Miami Dolphins

Miami Dolphins trying to extract more from tight ends

Tight ends coach Shane Day works with Jordan Cameron at the Miami Dolphins training facility in Davie, Florida on Mon., Aug. 15, 2016.
Tight ends coach Shane Day works with Jordan Cameron at the Miami Dolphins training facility in Davie, Florida on Mon., Aug. 15, 2016.

Already blessed with the NFL’s most destructive tight end in Rob Gronkowski, the New England Patriots further strengthened themselves at the position by trading for Martellus Bennett, giving them two tight ends who combined last season for 125 receptions and 1,615 yards.

If the Dolphins get even half of that yardage production from their top two tight ends this season, it will be reason for a parade.

Tight ends were often an afterthought in the Dolphins’ passing game last season, with Jordan Cameron (35-386-3 touchdowns) and Dion Sims (18-127-1) combining for 53 catches and 513 yards. They weren’t prominently featured early in training camp or in Friday’s win against the Giants.

But they made a bunch of catches in practice this week, and Dolphins coaches are clear that they want to incorporate them more in the passing game.

“We need some big plays out of that room,” offensive coordinator Clyde Christensen said. “That’s where your matchups are on third down. They’ve got to win and we’ve got to have some good stuff for them. We’re not there yet.”

Cameron said he accepted a $1.5 million pay cut, to $6 million, to stay with Miami partly because “one of my good friends, [Jaguars and former Broncos tight end] Julius Thomas, who played for [Adam Gase], said, ‘You've got to play for this guy.’ He does a good job of putting [tight ends] in spots to succeed.”

But Cameron said this week he isn’t sure how much more he will be targeted this season and “I’m tired of… these questions about my role; I really don’t care. I want to win. I haven’t won. I haven’t had a winning season in the NFL. I’m tired of that.”

The utilization of Cameron last season was puzzling considering he caught 80 passes for 917 yards and seven touchdowns for Cleveland in 2013, then averaged 17.7 yards on 24 catches in 10 games for the Browns in 2014.

But two things happened: The previous offensive staff asked Cameron to block more than he ever has. And his chemistry with Ryan Tannehill wasn’t very good.

Cameron caught only 50 percent of the 70 passes thrown to him. Among 51 qualifying tight ends, only Jacksonville’s Marcedes Lewis caught a lower percentage (43 percent).

Most good tight ends catch more than 60 percent of their targets, some more than 70 percent, including league leader Brent Celek (77 percent). Gronkowski was at 60 percent and Sims was at 72 percent, though Sims was thrown only 25 passes. In Cameron’s defense, some of his targets were deep throws.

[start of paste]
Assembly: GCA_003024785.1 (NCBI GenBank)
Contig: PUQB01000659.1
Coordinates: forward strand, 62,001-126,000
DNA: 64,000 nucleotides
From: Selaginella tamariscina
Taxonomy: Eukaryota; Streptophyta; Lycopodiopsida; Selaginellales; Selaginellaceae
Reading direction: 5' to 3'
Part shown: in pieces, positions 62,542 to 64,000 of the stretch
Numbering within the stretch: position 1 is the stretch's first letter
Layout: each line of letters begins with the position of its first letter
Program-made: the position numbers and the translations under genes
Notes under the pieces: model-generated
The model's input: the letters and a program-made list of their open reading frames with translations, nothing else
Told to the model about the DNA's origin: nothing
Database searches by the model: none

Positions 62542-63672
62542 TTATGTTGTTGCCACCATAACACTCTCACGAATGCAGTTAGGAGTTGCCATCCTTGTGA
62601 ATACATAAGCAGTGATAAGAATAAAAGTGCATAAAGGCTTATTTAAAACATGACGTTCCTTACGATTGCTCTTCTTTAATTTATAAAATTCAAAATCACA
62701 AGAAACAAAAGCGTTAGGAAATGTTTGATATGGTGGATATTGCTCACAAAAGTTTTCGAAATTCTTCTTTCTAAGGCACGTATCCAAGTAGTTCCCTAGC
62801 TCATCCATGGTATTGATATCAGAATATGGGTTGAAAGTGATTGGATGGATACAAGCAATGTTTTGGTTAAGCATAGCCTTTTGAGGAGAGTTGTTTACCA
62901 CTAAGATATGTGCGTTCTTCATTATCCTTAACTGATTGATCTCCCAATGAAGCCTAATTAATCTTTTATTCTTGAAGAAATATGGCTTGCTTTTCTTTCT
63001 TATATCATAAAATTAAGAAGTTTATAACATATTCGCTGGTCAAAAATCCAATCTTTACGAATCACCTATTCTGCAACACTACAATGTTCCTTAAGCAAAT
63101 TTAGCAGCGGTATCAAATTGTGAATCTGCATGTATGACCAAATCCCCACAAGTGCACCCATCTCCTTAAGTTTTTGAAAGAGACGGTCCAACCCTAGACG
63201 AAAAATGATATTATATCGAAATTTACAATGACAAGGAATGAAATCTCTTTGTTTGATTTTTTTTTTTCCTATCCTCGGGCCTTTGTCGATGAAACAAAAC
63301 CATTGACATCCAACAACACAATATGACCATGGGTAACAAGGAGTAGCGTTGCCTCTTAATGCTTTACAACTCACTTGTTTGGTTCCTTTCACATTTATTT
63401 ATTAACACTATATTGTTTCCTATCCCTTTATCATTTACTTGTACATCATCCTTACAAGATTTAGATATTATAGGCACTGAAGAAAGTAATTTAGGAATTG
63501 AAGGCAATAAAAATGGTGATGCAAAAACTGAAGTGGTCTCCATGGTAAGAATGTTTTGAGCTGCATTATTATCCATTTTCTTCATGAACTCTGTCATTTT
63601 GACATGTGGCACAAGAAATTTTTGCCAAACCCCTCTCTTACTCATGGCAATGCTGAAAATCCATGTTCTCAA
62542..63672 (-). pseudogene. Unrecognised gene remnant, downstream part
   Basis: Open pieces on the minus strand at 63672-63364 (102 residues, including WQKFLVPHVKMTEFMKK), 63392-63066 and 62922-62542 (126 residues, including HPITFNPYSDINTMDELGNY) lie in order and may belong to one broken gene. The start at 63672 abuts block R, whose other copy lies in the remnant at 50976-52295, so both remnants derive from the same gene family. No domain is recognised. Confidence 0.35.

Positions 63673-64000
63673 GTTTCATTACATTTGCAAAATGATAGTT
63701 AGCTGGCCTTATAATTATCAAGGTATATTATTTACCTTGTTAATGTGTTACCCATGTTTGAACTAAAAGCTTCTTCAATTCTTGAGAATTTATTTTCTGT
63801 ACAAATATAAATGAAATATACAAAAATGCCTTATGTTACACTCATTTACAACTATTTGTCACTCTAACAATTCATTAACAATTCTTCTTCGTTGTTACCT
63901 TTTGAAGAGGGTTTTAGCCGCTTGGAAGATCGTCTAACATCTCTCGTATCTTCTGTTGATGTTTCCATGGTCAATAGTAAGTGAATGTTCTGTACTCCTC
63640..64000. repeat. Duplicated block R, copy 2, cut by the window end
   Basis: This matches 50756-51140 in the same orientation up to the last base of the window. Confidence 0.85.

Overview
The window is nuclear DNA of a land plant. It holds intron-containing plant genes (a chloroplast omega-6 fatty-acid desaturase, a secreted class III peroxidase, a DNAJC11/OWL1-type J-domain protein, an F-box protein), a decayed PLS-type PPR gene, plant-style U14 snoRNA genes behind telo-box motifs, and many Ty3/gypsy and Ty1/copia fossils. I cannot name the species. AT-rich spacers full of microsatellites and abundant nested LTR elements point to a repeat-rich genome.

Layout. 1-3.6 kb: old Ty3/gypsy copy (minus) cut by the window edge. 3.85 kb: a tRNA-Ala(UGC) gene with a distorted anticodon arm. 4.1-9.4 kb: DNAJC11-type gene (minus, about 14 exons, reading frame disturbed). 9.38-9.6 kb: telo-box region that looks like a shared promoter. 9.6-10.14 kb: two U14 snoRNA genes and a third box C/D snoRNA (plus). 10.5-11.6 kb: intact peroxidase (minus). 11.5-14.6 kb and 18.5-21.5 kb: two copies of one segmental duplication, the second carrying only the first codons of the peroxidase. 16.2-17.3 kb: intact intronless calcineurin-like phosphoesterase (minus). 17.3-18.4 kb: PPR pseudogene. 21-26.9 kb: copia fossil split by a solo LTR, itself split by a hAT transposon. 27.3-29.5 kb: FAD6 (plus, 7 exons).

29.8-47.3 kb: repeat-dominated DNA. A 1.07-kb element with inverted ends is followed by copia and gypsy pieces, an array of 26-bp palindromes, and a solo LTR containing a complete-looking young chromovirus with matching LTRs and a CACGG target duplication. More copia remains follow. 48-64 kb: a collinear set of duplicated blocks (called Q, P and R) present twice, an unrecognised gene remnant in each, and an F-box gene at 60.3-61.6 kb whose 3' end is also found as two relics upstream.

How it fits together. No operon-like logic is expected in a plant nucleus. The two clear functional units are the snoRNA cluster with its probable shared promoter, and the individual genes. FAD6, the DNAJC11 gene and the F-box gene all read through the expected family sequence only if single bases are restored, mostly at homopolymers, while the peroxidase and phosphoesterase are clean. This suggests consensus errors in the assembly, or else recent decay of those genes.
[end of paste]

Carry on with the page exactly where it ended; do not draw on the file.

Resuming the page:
Cameron’s low completion percentage, in the eyes of coaches, was partly a byproduct of erratic throws but also the result of Cameron’s inability to come down with enough contested balls despite his 6-5 frame.

“Contested passes — that’s something Jordan specifically is really working on,” tight ends coach Shane Day said.

So can the Dolphins ever expect the type of production from Cameron that he gave the Browns?

“I don’t want to predict anything,” Gase said Tuesday. “I feel like what’s going on with him right now is that there’s a little bit of a learning curve for him. We went through some struggles there in the spring and a little bit at the beginning of camp. The thing about the tight end position is that there’s a lot of responsibility you have. It’s just a lot on his plate. I went through the same growing pains with Julius Thomas. It wasn’t like that thing happened overnight.”

With Sims, Gase made clear in March that “potential has been used a lot with Dion. I told him this is probably the year we get this thing rolling.”

Day said Sims is “learning to use more of his size along with his speed, use more of his length to his advantage.”

What’s unclear is whether a legitimate No. 3 tight end emerges among MarQueis Gray, Dominique Jones, undrafted longshot Gabe Hughes and seventh-round rookie Thomas Duarte.

Duarte caught a touchdown against the Giants and must “utilize his strengths, which are his quickness and speed,” Day said.

And from a blocking perspective, “we’re kind of starting from ground zero because at UCLA he really wasn’t asked to play in-line tight end,” Day said.

So how did Duarte do with in-line blocking against the Giants?

“There’s a little bit of a learning curve there for him,” Gase said. “I know the effort is there… I see improvement.”

Gase has been pushing his tight ends hard, and Cameron said: “He holds us to a high standard. We’ve got to make the plays when they’re there for us.”

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